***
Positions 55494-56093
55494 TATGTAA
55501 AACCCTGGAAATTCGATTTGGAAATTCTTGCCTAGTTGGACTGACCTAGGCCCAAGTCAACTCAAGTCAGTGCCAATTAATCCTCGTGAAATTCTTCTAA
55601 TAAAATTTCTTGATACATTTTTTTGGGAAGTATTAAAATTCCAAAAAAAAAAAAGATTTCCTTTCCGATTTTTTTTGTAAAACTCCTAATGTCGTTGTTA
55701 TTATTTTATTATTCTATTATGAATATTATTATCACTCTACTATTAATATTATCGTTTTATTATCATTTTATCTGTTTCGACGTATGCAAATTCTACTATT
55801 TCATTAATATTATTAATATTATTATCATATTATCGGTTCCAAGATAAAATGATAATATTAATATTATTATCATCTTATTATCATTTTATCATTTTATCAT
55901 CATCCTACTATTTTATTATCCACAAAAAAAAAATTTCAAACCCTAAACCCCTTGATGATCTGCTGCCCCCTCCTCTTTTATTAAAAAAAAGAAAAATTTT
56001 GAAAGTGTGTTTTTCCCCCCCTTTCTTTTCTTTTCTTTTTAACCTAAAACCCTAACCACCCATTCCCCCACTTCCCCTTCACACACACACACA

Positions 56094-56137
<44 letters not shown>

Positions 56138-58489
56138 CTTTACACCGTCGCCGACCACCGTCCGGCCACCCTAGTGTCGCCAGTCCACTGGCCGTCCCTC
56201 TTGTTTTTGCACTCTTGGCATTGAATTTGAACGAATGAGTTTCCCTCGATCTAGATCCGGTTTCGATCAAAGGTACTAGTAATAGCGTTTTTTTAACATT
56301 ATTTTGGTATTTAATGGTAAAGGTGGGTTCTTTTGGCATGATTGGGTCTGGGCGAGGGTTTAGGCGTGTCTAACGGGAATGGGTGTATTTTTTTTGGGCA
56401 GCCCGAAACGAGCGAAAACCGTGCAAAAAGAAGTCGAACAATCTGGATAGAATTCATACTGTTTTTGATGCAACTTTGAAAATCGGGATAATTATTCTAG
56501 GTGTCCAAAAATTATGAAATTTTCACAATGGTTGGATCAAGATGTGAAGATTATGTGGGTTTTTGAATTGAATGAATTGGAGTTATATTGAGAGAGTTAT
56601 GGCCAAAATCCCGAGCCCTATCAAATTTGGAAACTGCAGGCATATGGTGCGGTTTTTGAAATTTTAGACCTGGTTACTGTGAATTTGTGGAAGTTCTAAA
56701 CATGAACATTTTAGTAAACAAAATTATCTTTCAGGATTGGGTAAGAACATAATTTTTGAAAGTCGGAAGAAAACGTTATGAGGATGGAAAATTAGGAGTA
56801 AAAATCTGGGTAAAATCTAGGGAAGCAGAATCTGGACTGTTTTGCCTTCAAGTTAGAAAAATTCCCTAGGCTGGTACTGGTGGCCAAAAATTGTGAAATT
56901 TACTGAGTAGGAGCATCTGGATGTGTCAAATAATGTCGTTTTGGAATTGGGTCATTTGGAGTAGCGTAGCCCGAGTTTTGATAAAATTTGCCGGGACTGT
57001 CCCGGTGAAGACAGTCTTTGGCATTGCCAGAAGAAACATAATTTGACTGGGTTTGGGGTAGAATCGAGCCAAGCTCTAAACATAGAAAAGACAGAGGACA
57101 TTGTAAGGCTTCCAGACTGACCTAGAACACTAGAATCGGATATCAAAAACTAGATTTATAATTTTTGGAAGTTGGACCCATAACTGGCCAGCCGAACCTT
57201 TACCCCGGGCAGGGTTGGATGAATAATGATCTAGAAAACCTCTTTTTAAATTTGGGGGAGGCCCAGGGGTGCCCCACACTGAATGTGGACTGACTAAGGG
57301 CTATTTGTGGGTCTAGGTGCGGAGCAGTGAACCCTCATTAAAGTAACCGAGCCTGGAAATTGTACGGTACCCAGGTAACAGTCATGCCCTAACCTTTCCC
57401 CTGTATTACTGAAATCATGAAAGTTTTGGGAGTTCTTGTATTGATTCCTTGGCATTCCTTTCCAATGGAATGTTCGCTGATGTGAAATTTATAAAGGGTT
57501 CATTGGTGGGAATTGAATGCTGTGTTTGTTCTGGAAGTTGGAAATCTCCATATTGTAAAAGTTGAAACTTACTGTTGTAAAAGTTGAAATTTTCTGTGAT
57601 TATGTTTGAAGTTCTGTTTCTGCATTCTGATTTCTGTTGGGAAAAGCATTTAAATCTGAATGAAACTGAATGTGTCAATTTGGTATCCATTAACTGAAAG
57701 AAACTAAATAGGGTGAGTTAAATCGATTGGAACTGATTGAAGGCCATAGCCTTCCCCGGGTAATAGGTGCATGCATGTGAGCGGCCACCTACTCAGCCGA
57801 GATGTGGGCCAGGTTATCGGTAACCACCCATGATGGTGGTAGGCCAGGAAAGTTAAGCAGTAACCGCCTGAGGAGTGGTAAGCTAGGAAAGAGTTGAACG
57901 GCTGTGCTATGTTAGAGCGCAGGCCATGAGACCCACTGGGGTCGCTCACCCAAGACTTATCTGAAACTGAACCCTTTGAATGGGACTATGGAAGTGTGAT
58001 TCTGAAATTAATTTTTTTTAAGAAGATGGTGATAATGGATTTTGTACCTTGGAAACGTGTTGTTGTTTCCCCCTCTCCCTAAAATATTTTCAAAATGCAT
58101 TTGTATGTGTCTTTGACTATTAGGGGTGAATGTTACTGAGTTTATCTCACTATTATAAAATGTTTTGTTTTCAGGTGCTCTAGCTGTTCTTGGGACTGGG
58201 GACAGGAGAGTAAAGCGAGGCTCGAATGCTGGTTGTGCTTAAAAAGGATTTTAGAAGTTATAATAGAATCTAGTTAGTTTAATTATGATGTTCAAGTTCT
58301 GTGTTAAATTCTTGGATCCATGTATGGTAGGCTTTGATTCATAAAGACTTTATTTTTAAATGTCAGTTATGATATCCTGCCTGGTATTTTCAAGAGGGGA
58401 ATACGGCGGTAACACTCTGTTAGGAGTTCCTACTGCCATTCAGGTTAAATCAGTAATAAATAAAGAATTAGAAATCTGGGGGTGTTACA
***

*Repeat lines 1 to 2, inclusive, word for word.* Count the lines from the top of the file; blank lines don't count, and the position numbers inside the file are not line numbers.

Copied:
Positions 55494-56093
55494 TATGTAA